VAUSE: In other words, what's the point living by the rules if the police and the justice system are not?

ODUOLOWU: Well, first and foremost, we have to look at the rules. And if the contract is broken, then the rules are null and void. And like Trevor Noah, as someone who is a child of immigrants and is seeing America in real-time, go through what some of these third world countries have gone through, you cannot legislate and say you are about democracy and law and order and then the people that enforce that law in order unfairly target one group of society.

If the numbers are to believe one in 1,000 black men can expect to die at the hands of police. So if that is the case, if they are killing us at an unreasonable rate, we're only 14 percent of the population, then the contract is null and void. I don't advocate looting, but come on, if Target and all these companies want to say they're for the black community, your board of governors, how many minorities are on that? How many minorities are on all of these companies that are now saying black lives matter?

The contract is null and void when it does not apply to everyone, and it hasn't applied to everyone for if I check my watch about 500 years now, so let's see some real change.

VAUSE: One of the stories -- one of the stories we covered a few years ago, two African American men waiting for a friend Starbucks had access to the bathroom, asked to leave because they hadn't ordered. The manager then threatened to call the police. Let's get back in time. Here it is. Watch this.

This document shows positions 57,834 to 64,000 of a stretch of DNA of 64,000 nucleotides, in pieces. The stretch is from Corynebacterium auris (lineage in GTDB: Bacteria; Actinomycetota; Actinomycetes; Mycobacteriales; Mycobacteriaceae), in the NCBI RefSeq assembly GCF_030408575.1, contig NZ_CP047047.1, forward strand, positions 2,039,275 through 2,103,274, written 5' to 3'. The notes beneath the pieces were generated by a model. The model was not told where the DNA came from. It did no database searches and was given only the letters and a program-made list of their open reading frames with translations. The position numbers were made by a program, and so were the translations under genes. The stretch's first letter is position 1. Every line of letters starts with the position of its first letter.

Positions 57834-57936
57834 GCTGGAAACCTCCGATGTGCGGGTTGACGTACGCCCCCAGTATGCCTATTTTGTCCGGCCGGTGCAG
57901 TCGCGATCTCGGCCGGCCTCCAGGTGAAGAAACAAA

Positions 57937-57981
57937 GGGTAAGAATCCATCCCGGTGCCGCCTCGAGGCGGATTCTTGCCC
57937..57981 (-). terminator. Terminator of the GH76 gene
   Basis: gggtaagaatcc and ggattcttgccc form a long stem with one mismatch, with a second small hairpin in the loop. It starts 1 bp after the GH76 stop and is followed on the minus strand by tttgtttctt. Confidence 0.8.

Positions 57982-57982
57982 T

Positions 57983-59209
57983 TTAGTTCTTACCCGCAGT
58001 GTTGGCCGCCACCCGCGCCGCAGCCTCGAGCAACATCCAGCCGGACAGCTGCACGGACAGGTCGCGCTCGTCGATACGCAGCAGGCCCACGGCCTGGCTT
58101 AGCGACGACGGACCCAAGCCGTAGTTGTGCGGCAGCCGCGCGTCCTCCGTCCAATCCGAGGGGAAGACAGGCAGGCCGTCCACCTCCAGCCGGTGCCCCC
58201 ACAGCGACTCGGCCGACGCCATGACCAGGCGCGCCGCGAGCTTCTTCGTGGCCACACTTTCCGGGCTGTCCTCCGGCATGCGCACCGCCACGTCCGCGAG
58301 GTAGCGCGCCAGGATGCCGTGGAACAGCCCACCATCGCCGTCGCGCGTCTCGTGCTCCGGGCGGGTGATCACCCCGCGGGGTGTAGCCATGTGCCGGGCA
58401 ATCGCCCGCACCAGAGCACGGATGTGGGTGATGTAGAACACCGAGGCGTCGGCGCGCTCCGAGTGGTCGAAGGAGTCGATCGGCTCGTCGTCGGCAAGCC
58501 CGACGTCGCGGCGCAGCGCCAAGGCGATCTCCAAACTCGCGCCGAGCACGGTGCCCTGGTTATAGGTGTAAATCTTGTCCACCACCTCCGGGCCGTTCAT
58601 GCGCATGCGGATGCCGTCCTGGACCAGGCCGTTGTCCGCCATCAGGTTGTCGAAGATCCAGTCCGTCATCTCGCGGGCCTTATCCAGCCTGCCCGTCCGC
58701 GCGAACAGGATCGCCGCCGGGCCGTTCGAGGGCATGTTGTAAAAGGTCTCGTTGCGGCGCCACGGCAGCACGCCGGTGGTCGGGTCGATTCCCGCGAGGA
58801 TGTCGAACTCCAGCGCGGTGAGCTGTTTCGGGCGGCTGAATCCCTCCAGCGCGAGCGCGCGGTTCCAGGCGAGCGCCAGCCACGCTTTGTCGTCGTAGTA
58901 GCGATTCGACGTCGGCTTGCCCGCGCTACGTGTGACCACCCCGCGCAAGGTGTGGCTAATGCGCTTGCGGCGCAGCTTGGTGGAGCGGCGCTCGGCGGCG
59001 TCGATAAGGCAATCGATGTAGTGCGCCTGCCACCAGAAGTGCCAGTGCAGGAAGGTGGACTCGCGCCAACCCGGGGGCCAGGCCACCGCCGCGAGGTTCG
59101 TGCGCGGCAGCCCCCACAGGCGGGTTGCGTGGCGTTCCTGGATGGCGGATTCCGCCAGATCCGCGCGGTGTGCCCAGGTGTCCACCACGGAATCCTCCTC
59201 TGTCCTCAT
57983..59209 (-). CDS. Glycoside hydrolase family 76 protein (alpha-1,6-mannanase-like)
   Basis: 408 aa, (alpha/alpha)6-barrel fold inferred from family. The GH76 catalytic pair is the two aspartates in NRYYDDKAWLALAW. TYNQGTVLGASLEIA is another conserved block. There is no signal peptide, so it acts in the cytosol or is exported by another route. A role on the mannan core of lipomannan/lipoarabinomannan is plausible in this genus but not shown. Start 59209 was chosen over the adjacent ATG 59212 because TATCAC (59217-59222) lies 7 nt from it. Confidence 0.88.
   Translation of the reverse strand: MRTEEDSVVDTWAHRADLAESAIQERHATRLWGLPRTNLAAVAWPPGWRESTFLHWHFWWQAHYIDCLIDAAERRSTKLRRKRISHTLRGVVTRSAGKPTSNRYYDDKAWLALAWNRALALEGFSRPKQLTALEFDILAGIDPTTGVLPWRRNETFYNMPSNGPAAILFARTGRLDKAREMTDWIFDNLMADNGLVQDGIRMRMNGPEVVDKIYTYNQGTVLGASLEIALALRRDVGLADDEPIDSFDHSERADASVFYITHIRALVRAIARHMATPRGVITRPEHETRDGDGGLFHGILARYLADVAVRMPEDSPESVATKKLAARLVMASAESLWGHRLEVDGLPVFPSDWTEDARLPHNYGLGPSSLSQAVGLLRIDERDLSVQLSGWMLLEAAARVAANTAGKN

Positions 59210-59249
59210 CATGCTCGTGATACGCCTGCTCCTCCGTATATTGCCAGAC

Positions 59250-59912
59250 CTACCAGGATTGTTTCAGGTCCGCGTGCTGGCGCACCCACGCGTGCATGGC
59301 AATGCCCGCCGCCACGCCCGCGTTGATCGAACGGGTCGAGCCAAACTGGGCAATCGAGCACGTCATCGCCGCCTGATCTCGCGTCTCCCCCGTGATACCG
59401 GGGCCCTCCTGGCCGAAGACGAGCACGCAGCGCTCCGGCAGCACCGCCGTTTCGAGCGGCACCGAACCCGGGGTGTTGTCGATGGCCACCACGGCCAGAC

VAUSE: Why do white people call the police when they have some kind of issue to deal with black people?

ODUOLOWU: You're a white guy and you're asking a black guy? Why do you guys do it?

VAUSE: Because I wouldn't call the police.

ODUOLOWU: I think you're asking a question that runs through black people's minds every day. What about us are you so afraid of?


VAUSE: We know now why white people call the police because here's the infamous Amy Cooper. Again, watch this.

ODUOLOWU: Oh my goodness.


UNIDENTIFIED FEMALE: I'm going to call the cops.

UNIDENTIFIED MALE: Please call the cops. Please call the cops.

UNIDENTIFIED FEMALE: I'm going to tell them there's an African American man threatening my life.

UNIDENTIFIED MALE: Please tell them whatever you like.


VAUSE: White people call the police because they know the police are there to protect them and are a threat to black people. How does that change?

ODUOLOWU: Well, because what Amy Cooper did in that moment was to not only display white privilege in all of its ugliness, but he weaponized this man's color against him. She basically said, I will call the cops, I will make up a story and I will have them do my dirty work for me because that's what they do.

In that micro -- in that little moment right there, she said everything that black people have been telling you for a long time, that it is an unfair system that targets our skin color more often than anybody else's, and it's so ugly. That tape needed to happen I think for white people to really see what it is that we've been talking about for centuries.

VAUSE: Yes, it's institutionalized racism and it's being exposed. And that's part of all of this that we go through right now. Segun, thank you. It's good to see you.

ODUOLOWU: Thanks, John. Hopefully, we will talk again under better circumstances and not always dance like this.